As promised, the Financial Conduct Authority (FCA) has published its final guidance on the regulatory perimeter for cryptoassets in policy statement 19/22. The intention is to clarify which cryptoasset activities fall inside the regulatory perimeter – but many questions remain.
We previously gave our thoughts on the January consultation paper which was the FCA’s first foray into cryptoasset regulation. That paper clearly piqued people’s interest as it received 92 responses – despite the fact that cryptoassets form only a tiny part of the broader financial system.
The FCA has broadly implemented the proposals from the consultation paper. The FCA also reframed its taxonomy of cryptoassets so as to better reflect developments in the cryptoasset market. Finally, the FCA has updated its guidance to include further clarity on tokens commonly referred to as "stablecoins" – no doubt prompted by Facebook’s recent announcement that it will be launching a new stablecoin called Libra.
Cryptoassets within the regulatory perimeter include e-money tokens and security tokens (i.e. tokens which provide rights and obligations broadly akin to shares or debt securities). Conversely, unregulated tokens are tokens that do not provide such rights or obligations – these are often referred to as "utility tokens" and "exchange tokens". Regulated security tokens will likely trigger other regulatory consequences, including the requirement to publish a prospectus where there is a relevant public offering and compliance with the Market Abuse Regulations and Transparency Rules.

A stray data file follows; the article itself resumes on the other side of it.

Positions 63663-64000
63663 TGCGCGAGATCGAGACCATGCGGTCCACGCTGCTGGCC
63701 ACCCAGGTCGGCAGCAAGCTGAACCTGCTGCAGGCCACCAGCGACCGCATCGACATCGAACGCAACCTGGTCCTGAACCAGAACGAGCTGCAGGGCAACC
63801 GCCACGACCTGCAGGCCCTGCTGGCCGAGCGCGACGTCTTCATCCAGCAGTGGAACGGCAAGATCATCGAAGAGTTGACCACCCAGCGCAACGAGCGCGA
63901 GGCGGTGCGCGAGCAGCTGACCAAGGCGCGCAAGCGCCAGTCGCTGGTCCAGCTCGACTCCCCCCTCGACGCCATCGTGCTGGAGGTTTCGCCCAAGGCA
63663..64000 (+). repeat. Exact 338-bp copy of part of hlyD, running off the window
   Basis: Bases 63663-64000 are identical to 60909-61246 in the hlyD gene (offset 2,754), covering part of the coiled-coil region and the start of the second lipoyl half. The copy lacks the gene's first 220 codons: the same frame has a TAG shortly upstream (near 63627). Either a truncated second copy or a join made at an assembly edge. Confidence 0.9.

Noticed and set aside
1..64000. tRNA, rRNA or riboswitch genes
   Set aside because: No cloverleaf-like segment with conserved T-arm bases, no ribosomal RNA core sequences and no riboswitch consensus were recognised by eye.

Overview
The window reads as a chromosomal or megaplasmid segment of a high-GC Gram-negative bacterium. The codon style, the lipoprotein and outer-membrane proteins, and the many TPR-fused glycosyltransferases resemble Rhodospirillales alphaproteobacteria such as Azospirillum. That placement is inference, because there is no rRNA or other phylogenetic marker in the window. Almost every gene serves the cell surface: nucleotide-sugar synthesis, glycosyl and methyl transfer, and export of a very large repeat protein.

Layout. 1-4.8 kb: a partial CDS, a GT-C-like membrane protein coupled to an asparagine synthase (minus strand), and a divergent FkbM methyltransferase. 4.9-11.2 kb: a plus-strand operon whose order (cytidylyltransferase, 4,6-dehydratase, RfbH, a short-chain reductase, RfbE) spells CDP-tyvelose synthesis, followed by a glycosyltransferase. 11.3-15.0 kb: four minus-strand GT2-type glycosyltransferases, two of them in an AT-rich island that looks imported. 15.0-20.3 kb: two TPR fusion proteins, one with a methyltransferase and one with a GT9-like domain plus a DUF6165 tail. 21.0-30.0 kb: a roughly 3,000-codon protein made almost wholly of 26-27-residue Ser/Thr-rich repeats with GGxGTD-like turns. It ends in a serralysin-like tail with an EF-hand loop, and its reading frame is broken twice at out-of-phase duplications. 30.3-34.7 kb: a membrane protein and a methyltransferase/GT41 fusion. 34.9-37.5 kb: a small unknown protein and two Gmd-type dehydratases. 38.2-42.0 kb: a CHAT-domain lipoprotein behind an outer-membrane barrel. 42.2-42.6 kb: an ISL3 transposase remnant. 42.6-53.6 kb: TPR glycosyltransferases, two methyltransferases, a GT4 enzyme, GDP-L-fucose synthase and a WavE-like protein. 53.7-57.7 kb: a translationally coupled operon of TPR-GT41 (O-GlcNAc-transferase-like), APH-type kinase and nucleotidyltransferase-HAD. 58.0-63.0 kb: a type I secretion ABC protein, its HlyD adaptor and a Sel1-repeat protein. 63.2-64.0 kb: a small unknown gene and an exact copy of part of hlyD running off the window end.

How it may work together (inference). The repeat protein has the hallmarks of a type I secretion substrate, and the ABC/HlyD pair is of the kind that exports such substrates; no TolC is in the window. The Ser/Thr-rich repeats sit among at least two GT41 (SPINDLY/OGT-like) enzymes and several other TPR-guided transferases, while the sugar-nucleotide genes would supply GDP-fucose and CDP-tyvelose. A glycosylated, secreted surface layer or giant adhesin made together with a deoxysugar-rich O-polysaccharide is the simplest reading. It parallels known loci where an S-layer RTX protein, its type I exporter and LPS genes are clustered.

There is some helpful clarity for cryptoasset market participants in that the FCA will now treat persons who act in line with the final guidance as having complied with the relevant regulatory rule or requirement. But the path forward remains somewhat murky. Some respondents asked for clarity on the implications of security tokens falling within the regulatory perimeter. Specifically, respondents said that further guidance on cryptoasset custody would be particularly useful. Although the FCA acknowledged that custody operates differently, for example on blockchain networks than with traditional securities, it declined to provide guidance beyond the scope of the final guidance, which is focused on the regulatory perimeter only.
The FCA also reminded regulated firms that even where they are dabbling with unregulated cryptoassets, some FCA rules will continue to apply – e.g. the FCA’s Principles for Business and the individual conduct rules under the SM&CR regime.
The FCA continues to monitor developments, and the final guidance and responses to the consultation paper will inform other work being carried out in this area – notably including the Treasury’s upcoming consultation on whether further regulation is required in the cryptoasset market. But the FCA does also advise firms to seek independent legal advice if they are unsure how the final guidance applies to their specific case – and we are here to help!